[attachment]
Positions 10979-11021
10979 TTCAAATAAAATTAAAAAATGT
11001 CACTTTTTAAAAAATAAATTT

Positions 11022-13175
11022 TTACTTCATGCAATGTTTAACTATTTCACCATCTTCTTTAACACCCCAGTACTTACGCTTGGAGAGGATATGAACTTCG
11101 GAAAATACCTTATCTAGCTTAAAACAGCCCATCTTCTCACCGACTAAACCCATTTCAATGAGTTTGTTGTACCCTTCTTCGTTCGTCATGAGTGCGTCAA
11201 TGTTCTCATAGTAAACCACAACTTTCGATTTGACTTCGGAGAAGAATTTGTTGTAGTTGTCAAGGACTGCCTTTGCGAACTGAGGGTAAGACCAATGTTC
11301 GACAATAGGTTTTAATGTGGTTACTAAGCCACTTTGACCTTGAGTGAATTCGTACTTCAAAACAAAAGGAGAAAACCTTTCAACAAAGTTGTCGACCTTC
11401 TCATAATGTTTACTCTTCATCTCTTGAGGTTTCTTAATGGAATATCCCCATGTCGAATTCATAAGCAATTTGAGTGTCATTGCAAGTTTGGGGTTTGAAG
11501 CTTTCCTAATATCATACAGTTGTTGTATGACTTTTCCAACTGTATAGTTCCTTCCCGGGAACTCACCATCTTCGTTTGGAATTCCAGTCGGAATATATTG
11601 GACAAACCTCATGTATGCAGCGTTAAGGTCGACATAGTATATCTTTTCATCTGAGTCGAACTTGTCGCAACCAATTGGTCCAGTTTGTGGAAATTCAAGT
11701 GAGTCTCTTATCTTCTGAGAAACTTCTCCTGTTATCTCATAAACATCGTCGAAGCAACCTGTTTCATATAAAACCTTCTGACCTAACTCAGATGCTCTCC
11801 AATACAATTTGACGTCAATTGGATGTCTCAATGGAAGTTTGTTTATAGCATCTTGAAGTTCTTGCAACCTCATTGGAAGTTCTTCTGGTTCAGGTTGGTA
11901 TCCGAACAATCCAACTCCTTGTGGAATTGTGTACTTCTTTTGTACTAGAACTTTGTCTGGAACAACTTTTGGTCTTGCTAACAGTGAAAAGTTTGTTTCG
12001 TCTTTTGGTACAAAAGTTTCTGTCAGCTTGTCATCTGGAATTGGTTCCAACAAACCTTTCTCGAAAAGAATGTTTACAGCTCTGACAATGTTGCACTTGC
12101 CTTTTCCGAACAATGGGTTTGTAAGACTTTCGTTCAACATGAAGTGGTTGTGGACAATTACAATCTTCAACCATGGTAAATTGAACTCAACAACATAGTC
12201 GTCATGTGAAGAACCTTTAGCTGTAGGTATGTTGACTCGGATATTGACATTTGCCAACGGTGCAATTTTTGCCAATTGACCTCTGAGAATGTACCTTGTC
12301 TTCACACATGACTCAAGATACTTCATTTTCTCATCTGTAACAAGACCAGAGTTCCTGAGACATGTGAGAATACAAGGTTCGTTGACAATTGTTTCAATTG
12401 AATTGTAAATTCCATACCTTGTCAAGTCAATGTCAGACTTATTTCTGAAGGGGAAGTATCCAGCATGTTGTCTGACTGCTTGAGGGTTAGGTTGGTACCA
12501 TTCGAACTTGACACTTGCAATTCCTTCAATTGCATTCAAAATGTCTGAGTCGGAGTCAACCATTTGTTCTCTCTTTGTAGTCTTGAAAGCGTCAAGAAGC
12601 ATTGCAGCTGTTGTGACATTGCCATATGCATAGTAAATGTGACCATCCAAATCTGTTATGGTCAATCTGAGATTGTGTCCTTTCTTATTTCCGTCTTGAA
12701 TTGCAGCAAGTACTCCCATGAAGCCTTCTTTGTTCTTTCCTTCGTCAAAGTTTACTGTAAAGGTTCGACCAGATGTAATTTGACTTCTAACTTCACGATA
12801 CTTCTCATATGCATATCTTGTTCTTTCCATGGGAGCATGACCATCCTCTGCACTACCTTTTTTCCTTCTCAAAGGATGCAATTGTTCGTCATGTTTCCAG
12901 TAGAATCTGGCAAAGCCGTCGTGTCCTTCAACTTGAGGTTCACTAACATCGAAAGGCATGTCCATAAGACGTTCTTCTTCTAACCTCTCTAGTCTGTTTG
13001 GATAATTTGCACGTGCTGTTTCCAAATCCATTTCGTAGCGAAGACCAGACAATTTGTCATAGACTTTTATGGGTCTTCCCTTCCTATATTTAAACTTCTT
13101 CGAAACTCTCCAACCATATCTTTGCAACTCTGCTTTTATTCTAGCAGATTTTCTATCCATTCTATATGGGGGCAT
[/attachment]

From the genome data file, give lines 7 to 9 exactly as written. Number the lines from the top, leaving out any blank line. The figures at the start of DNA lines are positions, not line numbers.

11201 TGTTCTCATAGTAAACCACAACTTTCGATTTGACTTCGGAGAAGAATTTGTTGTAGTTGTCAAGGACTGCCTTTGCGAACTGAGGGTAAGACCAATGTTC
11301 GACAATAGGTTTTAATGTGGTTACTAAGCCACTTTGACCTTGAGTGAATTCGTACTTCAAAACAAAAGGAGAAAACCTTTCAACAAAGTTGTCGACCTTC
11401 TCATAATGTTTACTCTTCATCTCTTGAGGTTTCTTAATGGAATATCCCCATGTCGAATTCATAAGCAATTTGAGTGTCATTGCAAGTTTGGGGTTTGAAG